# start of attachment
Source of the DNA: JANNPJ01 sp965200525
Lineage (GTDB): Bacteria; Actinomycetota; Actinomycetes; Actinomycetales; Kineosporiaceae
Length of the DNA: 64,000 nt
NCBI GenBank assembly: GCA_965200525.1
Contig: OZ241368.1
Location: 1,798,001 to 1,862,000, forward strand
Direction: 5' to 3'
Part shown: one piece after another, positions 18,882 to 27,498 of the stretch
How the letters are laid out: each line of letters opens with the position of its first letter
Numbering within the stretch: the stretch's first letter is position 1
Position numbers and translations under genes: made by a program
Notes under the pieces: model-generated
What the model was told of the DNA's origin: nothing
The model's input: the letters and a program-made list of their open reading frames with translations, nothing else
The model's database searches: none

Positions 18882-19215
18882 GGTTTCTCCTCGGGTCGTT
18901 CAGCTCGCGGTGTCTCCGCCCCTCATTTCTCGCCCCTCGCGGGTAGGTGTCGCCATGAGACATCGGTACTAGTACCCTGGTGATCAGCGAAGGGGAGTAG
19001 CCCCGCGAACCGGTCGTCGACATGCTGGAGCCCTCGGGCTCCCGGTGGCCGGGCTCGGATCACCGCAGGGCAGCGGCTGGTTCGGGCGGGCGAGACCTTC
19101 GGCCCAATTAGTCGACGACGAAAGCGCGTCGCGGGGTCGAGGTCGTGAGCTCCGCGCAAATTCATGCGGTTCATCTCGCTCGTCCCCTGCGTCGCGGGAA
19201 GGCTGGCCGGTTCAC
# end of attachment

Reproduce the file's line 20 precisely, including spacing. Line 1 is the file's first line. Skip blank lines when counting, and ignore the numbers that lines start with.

19101 GGCCCAATTAGTCGACGACGAAAGCGCGTCGCGGGGTCGAGGTCGTGAGCTCCGCGCAAATTCATGCGGTTCATCTCGCTCGTCCCCTGCGTCGCGGGAA